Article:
jacksonmeg
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can ketones and aldehydes hydrogen bond with water or any other compound capable of hydrogen bonding?
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username913907
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(Original post by jacksonmeg)
can ketones and aldehydes hydrogen bond with water or any other compound capable of hydrogen bonding?
Guess the interaction between the lone pair electrons on the carbonyl O and the H from water would be strong enough to class as H bonding...

I open this to the floor...... Am I being dumb? (I mean the other degree educated chemists here)
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RagaZ
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The small aldehydes and ketones are freely soluble in water but solubility falls with chain length. For example, methanal, ethanal and propanone - the common small aldehydes and ketones - are miscible with water in all proportions.The reason for the solubility is that although aldehydes and ketones can't hydrogen bond with themselves, they can hydrogen bond with water molecules. One of the slightly positive hydrogen atoms in a water molecule can be sufficiently attracted to one of the lone pairs on the oxygen atom of an aldehyde or ketone for a hydrogen bond to be formed.

There will also, of course, be dispersion forces and dipole-dipole attractions between the aldehyde or ketone and the water molecules. Forming these attractions releases energy which helps to supply the energy needed to separate the water molecules and aldehyde or ketone molecules from each other before they can mix together.As chain lengths increase, the hydrocarbon "tails" of the molecules (all the hydrocarbon bits apart from the carbonyl group) start to get in the way. By forcing themselves between water molecules, they break the relatively strong hydrogen bonds between water molecules without replacing them by anything as good. This makes the process energetically less profitable, and so solubility decreases.

http://chemwiki.ucdavis.edu/?title=Organic_Chemistry/Aldehydes_and_Ketones/Properties_of_Aldehydes_%26_Keto nes/Properties_of_Aldehydes_and_Keto nes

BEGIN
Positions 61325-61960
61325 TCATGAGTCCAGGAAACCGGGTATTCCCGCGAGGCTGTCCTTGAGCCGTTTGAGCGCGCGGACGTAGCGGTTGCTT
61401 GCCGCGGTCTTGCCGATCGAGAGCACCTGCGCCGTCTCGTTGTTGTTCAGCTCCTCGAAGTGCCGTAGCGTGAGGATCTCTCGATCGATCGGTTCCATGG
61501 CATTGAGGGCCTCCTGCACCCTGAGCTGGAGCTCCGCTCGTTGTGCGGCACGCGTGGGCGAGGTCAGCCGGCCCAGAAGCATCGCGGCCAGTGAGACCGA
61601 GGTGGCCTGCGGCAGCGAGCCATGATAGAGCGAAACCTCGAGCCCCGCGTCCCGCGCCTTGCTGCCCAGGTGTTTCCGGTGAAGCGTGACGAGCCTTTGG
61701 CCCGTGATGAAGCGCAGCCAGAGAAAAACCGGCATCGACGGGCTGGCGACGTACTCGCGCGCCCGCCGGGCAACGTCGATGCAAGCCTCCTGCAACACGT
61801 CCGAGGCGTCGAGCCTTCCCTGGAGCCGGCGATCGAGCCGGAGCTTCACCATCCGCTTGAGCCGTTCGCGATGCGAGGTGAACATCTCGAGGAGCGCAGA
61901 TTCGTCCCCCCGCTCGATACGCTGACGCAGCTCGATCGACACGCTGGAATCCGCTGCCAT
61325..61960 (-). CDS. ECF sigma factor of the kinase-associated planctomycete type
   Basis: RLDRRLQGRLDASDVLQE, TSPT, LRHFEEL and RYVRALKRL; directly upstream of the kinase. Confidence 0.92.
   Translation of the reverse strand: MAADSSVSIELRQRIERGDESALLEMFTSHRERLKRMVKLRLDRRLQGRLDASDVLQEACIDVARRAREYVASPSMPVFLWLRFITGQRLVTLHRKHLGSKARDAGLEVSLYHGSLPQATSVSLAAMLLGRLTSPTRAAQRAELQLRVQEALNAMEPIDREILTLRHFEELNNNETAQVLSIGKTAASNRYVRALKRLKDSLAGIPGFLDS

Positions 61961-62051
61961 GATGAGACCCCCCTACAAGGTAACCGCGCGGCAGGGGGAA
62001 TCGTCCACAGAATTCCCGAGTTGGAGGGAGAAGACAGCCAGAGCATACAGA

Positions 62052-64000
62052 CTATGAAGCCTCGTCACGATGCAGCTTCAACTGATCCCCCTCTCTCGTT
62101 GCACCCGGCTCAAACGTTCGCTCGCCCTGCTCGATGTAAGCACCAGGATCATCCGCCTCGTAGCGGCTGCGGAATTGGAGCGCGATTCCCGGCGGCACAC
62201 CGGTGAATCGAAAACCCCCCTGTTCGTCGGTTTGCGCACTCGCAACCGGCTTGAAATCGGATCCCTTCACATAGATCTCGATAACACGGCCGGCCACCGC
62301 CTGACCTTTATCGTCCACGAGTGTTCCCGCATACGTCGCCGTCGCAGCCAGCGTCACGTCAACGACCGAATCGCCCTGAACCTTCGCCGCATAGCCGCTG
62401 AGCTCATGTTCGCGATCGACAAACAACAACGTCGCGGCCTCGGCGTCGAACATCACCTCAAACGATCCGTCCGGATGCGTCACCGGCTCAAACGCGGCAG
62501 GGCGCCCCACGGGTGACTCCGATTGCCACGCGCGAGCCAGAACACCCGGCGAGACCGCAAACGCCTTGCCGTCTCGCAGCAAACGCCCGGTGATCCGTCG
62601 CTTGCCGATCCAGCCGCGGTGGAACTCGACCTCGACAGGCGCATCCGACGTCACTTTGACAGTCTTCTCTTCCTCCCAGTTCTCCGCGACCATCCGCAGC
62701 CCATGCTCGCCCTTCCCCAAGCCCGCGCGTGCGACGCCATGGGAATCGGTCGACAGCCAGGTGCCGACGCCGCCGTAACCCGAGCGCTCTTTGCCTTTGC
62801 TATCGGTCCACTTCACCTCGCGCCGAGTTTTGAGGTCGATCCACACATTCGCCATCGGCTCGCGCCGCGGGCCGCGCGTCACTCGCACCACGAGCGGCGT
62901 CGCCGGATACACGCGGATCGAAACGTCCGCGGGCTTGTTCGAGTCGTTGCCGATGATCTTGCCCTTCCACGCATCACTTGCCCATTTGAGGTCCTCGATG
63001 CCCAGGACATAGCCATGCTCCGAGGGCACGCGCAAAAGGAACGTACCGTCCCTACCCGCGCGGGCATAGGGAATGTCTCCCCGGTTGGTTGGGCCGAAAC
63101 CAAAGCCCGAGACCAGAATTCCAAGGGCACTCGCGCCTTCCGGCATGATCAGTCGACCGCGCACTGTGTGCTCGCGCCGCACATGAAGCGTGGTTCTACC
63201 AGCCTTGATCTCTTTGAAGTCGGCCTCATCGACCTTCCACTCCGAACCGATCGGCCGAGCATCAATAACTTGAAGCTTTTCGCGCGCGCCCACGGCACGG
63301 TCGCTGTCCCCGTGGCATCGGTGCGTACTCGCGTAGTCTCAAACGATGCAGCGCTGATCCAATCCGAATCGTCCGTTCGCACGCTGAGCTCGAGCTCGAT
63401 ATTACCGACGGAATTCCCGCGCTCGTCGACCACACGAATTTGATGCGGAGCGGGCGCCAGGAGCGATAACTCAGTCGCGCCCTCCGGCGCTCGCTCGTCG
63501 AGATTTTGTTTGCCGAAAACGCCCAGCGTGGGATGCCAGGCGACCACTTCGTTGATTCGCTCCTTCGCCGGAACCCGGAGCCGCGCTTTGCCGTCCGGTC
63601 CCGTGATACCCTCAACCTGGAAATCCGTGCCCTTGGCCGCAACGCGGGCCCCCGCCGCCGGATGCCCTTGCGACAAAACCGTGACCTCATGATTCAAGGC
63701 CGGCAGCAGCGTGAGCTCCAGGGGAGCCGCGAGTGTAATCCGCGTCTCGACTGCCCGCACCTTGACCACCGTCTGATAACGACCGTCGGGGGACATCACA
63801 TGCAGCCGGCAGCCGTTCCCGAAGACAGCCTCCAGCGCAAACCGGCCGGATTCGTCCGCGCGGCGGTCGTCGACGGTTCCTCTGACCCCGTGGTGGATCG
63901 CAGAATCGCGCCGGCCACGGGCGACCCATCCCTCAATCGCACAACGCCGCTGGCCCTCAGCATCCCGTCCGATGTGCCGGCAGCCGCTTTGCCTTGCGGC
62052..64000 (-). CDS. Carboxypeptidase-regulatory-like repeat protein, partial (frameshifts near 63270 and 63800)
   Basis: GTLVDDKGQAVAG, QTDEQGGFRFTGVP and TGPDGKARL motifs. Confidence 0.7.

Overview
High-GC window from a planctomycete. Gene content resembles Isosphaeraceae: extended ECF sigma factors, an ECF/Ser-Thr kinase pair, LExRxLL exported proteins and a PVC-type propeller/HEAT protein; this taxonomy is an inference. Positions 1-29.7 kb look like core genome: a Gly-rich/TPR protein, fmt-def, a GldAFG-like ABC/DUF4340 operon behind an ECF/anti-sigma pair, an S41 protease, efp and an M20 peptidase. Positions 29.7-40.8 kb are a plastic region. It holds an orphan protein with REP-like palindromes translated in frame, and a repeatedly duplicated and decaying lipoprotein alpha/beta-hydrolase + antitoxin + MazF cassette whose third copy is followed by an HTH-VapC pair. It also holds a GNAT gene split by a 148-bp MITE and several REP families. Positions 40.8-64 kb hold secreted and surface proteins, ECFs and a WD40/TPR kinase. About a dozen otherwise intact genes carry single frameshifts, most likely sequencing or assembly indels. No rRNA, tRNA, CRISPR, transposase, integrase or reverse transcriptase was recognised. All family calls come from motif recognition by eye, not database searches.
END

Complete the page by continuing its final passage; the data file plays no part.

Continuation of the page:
it literally took me 30 seconds to google this.... -_-
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charco
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(Original post by JMaydom)
Guess the interaction between the lone pair electrons on the carbonyl O and the H from water would be strong enough to class as H bonding...

I open this to the floor...... Am I being dumb? (I mean the other degree educated chemists here)
Curiously enough I spent a few hours about a year ago researching the same question. I came across several papers referring to an aldehydic hydrogen bond (or something such)

For example:

http://scitation.aip.org/content/aip...1063/1.1676210

I came to the conclusion that there was a bonding effect, although somewhat weak in comparison to the accepted interactions.
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username913907
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(Original post by charco)
Curiously enough I spent a few hours about a year ago researching the same question. I came across several papers referring to an aldehydic hydrogen bond (or something such)

For example:

http://scitation.aip.org/content/aip...1063/1.1676210

I came to the conclusion that there was a bonding effect, although somewhat weak in comparison to the accepted interactions.
Wow.... thats some perseverance!
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jacksonmeg
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(Original post by charco)
Curiously enough I spent a few hours about a year ago researching the same question. I came across several papers referring to an aldehydic hydrogen bond (or something such)

For example:

http://scitation.aip.org/content/aip...1063/1.1676210